First, I wish you and your families well. What I am about to share is not a generalization and not even a criticism but merely an observation. Maybe a personal opinion, or at least a point of curiosity. I love where I am, most of the people around me, appreciate what we have and are proud of the values we stand for. But it’s been almost exactly three years since I have shared a post so stay with me for a bit.
Protests, gatherings, and activism are on the rise in the US and around the world on various issues. That’s great because civic involvement means people care about issues. Yes, some would argue we don’t do enough but I digress. For now, I wanted to talk about a different kind of indifference. Something may be smaller or closer to home but worthy to mention.
One of the things that stood out to me while being here in the US compared to my other home country of the Philippines (PH) is how much fewer people here smile at each other. Granted, I spent much of my university days in a city known as “the City of Smiles” (Bacolod City); I can still say that it’s true in most of the country; from the larger cities to the sparse countryside. Whether it’s a rich neighborhood or a less privileged one, be it smiling to strangers, or even just the general sense of being a little vulnerable to others (sometimes in the form of out-of-tune karaoke singing); at least to me the difference is notable. In the US, when you smile in public, it sometimes feels like they look at you wrong.
Over time, however, I began to think that maybe it’s more than just smiles. It is in the small things such as whenever you let someone ahead first as you intersect shopping carts in the grocery store or the parking lot; many times there is not even a nod or acknowledgment. The person just moves on as if nothing happened or that they were entitled to whatever it is I didn’t have to do but did anyway. I am not looking to be rewarded for giving way or saying “Oops, my bad”; but a smile or a nod would have been nice. It’s very different from what I grew up to; where the awkwardness of a near collision shifts to a friendly apology, then a hand gesture to let the other person move past and a smile or even a thank you. Yes, train stations, airports, and roads in the Philippines are too crowded, disorderly, and feel like a war zone so it’s not great either when resources are scarce but on a random day in the grocery store or parking lot, people see each other.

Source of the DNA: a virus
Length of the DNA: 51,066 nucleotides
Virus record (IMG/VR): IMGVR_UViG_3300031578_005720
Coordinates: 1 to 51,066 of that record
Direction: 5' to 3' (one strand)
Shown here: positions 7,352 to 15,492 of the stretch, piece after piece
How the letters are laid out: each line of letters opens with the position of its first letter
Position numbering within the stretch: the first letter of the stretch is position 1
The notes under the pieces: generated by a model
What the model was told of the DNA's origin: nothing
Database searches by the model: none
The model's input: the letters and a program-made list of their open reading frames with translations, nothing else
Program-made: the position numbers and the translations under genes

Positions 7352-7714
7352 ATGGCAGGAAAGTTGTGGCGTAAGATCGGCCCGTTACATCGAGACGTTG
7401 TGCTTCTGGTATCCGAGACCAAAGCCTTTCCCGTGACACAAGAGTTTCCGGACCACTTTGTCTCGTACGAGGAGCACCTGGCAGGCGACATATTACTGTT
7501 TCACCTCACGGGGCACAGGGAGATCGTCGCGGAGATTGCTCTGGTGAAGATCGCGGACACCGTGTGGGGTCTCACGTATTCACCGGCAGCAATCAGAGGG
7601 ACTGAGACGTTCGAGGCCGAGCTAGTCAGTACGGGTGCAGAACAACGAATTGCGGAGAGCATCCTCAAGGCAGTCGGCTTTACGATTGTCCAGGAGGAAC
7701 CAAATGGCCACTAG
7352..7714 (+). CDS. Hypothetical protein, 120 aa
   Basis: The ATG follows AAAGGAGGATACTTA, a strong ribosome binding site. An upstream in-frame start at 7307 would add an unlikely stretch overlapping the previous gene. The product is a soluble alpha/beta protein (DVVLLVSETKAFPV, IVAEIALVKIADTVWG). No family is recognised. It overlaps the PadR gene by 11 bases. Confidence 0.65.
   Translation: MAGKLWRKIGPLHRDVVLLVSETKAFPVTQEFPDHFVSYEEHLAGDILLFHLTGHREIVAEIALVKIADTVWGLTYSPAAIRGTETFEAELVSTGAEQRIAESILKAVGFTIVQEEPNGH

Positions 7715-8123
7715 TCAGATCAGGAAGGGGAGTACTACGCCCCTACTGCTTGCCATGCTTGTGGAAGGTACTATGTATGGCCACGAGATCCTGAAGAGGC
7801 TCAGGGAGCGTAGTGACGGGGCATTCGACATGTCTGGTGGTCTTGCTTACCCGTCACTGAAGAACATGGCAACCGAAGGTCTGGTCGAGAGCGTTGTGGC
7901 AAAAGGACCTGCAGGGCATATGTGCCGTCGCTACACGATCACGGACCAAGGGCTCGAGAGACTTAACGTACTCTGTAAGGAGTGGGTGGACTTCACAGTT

As a person of color, I give people the benefit of the doubt of not knowing how to act around me sometimes (maybe it’s not easy given the sensitivities of today) but it’s probably not that because I’ve seen it happen to others that’s not like me. I lean slightly more introverted than extroverted as well so I am not the most harm-warming person either. I suck at giving gifts, inviting people over, or even remembering the birthdays of people I care about. But I do my best to see people, look them in the eyes, and appreciate them. Occasionally, they do as well and it warms my heart.
Maybe some of this is fear, insecurity, or the person just happens to be in a bad place at that time. Looking people in the eye after all and smiling could make some feel unsafe or too vulnerable or too preoccupied that noticing may be a luxury. These are possibilities. I do hope they find that security though because without that it becomes a bit difficult to form a community.
I do hope those of us who can, despite our challenges and through our actions; show the next generation, our children to see and acknowledge others. A healthy cautiousness but not always assume bad intent. To acknowledge differences but find common ground too. To not mistake kindness for weakness. To be fair and just but also kind; towards others and also to ourselves. They say there is an epidemic of loneliness nowadays. The good news is that acknowledging others and showing kindness is free and would go a long way.
May your 2024 be better than ever.